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In front of our house in Halifax's north end, my daughters Harriet, 6, and June, 3, watch people line up at a distance on the sidewalk to get food from a mobile delivery service. Like other parents in this crisis, my wife Tammy and I have tried to soften our children's experience of the changing world around them.

Photography by Darren Calabrese/The Globe and Mail

Darren Calabrese is a proud Maritimer and photojournalist based in Halifax.

I’m not really the kind of dad who photographs his kids. I mean, I use my iPhone to take pictures of them, but rarely do those ever get seen. As a photojournalist, I’m regularly on the road, so when I’m home, the first thing I do is lock my cameras up. I often think I should take more pictures of my home life, but, as odd as it may sound, I don’t really feel relaxed with a camera in my hand. For me, it’s work.

When things started to shut down because of COVID-19, I was on assignment out of province. When I got back home to Halifax, I studied my coming schedule – Newfoundland, PEI, Australia, Japan. I crossed those trips off the calendar and put my cameras away.

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Once schools and daycares closed, and the full breadth of the virus started taking shape in Nova Scotia, my wife Tammy, an RN and patient care co-ordinator at a clinic here, had a clear and defined role to help the community get through this. But I felt lost. My first instinct, as a photojournalist, was to get out there and help share stories of the pandemic. But I couldn’t. I needed to be home with our girls, so Tammy could be at the clinic.

I have largely experienced the pandemic as a dad, more so than a journalist. And there has been an elegant simplicity in that.

There has been a lot of stress with my wife on the front lines and we have been navigating those anxieties. Like every other parent, we have been trying to soften our children’s experience of the pandemic – trying our best to shield them from our myriad concerns. Within our own walls and around the few blocks of the neighbourhood that we have been exploring, our life has continued to move at the speed of busy six- and three-year-olds. This has meant hours of make-believe and silliness from irrepressible imaginations; buckets of tears shed over missing friends; confused mood swings; and the thrill of persuading their mom to let them raise chickens here at the house.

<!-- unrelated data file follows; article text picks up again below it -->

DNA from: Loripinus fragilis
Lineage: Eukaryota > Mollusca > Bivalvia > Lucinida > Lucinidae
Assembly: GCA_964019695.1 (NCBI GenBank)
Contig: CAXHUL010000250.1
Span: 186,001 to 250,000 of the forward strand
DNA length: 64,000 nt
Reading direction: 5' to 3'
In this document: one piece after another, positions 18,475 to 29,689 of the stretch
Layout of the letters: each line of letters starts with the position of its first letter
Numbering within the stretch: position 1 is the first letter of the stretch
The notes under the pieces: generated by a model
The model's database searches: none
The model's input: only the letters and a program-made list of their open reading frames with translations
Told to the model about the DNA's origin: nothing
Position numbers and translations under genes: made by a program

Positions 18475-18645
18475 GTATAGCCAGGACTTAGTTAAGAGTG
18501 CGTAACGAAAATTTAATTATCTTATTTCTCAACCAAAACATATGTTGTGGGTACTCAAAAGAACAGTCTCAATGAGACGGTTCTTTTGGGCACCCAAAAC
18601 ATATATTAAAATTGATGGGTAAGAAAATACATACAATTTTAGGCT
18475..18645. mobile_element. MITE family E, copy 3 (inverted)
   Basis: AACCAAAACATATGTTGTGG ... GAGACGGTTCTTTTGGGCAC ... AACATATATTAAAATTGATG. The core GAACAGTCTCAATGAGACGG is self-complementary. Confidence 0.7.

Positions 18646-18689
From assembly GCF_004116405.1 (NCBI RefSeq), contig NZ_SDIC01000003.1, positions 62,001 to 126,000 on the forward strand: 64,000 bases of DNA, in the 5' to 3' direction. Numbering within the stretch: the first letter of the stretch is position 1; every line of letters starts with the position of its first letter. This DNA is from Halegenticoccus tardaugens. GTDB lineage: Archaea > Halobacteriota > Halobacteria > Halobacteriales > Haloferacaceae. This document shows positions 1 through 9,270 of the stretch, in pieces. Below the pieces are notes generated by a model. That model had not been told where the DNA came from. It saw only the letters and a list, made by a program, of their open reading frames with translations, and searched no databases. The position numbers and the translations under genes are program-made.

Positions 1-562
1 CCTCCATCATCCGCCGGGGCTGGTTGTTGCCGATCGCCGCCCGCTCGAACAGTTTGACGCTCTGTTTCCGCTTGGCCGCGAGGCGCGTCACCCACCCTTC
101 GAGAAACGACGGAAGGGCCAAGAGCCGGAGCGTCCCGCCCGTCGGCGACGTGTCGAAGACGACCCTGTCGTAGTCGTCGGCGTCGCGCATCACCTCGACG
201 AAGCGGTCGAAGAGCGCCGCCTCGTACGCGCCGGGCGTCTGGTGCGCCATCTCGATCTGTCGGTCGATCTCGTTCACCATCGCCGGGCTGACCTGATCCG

We have our health and we are fortunate for that. But, these past months have not been without their difficulties. The intention for these pictures was simply to record the girls’ experience through this extraordinary time. All of the joy. All of the tears. And to remind parents that we are all in this together.

Tammy holds June after a day at the clinic early in the pandemic. Looking back at this moment, all I see is the stress and uncertainty they were feeling. As for Harriet, who is normally very measured and in control, she's had irrational bouts of emotion like the one shown at right: she hid and cried in the play structure in our backyard after getting frustrated explaining the rules of a made-up game.

Here, June is crying because she confessed to trying to bite her sister's arm, and was told she'd get no dessert. June has been acting out much more than she did before the pandemic.

I had eyed this beautiful tree on the grounds of Citadel Hill for years, thinking it would be great for climbing. On a cold March day, we went out to explore. This picture, and the next two, were taken before the province closed off parks and playgrounds.

June wanders slowly around a footpath while out for a walk.

On an outing with her scooter, June eventually gave up and had a lie-down on a tennis court.

Nova Scotia's restrictions on movement have made imaginative play even more essential for the girls. They have claimed most spaces in our home as theirs. It's been incredible watching their irrepressible imaginations at work.

June gives a daily checkup to dolls Belle and GiGi. She admits, with concern, that they have fevers. Tammy's job as a registered nurse gives the girls an obvious model for role-playing at home.

The girls watch a PSA in which Nova Scotia's Chief Medical Officer of Health, Dr. Robert Strang, answers questions for children about COVID-19 and isolation. 'Right now, we just can't have groups of people in the playground or groups of kids playing soccer,' he says in this video. 'It's not safe.'

Harriet works on a Grade 1 writing exercise from her teacher. Harriet was able to focus on the mid-morning activity in the first two weeks of learning at home, but since then she's been more resistant.

We decided to stop following specific exercises in Harriet's lesson plan, and instead turn everyday tasks into lessons, or to go outside when the sun is shining. Here, Harriet plays in the backyard with two of our new chicks, Theresa and Oreo.

On May 17, the girls got to see two of their friends again for the first time in 63 days, thanks to an easing in Nova Scotia's restrictions (including a 'bubble family' rule that allowed two households to share contact). At left, June (in a ball cap) hugs Rosie, and Harriet (in black pants) hugs Anna.


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